Patchwork Politics And Policies
Ireland and Sweden both allow for cross-border gambling services provided by remote or foreign
operators, but in very different ways. In Ireland the adoption of the internet by the national lottery
and the nation’s bookmakers has allowed them to enter into the market as competitors not merely
spreadsheet fodder, whilst in Sweden the activity of placing bets with foreign sites is not illegal, but
nor is it condoned, with Svenska Spel and Trav Och Galopp keen to try and retain as many domestic
players as possible.
The tiny country of Luxembourg, population barely half a million, has, when it comes to the online
world, some of the toughest EU gambling laws, with the national lottery providing games on its
website that must only be played for fun, and all other internet gambling opportunities strictly verboten.
Meanwhile Denmark has expressed concern at the possibility that foreign and remote gambling site
operators undermine their domestic taxation regime, which is diplomatic code for not wanting to lose
the money abroad.
Cyprus is almost schizophrenic in its approach in that the high rates of taxation placed on gambling
per se has led to a rise in illegal gambling over the border in the Turkish north of the island nation. The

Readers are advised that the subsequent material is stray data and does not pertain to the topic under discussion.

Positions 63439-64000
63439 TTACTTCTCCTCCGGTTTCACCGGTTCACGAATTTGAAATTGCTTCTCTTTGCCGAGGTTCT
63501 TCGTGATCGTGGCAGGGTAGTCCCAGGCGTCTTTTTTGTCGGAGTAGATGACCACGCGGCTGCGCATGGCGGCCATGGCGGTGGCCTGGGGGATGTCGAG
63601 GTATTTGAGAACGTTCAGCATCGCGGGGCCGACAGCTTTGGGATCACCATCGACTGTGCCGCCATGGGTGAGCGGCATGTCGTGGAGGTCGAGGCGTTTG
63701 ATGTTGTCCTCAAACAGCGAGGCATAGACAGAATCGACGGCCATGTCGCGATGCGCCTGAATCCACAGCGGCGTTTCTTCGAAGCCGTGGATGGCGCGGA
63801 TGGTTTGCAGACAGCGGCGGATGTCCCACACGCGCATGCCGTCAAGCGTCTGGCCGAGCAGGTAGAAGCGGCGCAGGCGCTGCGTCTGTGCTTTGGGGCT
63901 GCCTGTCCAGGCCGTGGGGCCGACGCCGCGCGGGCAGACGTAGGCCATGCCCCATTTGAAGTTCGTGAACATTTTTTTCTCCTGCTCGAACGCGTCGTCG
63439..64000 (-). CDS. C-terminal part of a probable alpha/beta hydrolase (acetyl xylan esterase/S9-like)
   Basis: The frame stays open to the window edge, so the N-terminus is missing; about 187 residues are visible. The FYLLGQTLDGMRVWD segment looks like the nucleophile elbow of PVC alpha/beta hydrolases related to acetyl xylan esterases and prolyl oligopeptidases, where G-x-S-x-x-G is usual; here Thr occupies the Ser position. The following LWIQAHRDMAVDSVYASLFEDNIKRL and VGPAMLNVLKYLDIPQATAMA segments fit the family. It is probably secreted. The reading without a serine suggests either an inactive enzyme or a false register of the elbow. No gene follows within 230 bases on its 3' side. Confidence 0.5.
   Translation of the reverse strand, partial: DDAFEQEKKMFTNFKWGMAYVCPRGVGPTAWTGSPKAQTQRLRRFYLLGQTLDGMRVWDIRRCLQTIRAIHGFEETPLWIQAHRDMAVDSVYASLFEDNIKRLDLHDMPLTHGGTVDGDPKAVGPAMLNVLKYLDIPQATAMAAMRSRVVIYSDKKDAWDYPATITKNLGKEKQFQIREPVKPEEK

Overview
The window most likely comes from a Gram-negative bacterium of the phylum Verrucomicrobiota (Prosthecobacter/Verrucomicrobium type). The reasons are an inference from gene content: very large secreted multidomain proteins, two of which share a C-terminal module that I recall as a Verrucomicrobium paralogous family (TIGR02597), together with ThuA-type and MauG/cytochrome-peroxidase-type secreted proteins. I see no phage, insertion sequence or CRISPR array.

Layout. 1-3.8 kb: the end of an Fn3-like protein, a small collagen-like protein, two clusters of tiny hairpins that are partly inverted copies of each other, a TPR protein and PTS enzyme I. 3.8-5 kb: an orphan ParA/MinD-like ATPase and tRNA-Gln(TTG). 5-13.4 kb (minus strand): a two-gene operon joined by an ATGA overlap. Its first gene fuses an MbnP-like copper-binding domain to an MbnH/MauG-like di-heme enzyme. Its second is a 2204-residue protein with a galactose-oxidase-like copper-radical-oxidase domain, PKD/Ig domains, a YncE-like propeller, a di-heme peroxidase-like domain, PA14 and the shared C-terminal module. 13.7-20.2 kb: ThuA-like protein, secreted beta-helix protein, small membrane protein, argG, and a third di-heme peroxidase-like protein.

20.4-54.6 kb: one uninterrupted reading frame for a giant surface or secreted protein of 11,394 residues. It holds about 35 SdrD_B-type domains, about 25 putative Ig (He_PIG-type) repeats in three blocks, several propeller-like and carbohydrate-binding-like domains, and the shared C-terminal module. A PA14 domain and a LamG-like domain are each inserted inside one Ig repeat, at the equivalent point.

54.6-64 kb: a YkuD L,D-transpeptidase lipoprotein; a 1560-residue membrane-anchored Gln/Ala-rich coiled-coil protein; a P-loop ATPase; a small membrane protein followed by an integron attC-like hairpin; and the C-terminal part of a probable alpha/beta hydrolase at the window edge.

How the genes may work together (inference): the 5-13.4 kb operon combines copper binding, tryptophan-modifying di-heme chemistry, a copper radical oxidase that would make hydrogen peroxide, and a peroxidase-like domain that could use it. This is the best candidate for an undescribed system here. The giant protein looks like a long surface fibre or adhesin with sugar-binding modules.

popularity of this variety of sports gambling especially has led for calls for reform and regulation but
the austerity imposed after the fiscal collapse of 2013 means it has neither the resources or will to begin
that process of modernization as yet – although it will surely only be a matter of time given the number
of visitors that come to gamble in the Turkish sector.
The EU then is a patchwork of jurisdictions that range from the repressive to the impressive, from the
deliberately awkward to the awkwardly deliberate. The Treaty on European Union might well provide
for a harmony amongst nations of service provision, but when it comes to online gambling the sheer
quantities of money involved have made many governments loathed to get with the programme rather
than sticking with their protectionist instincts.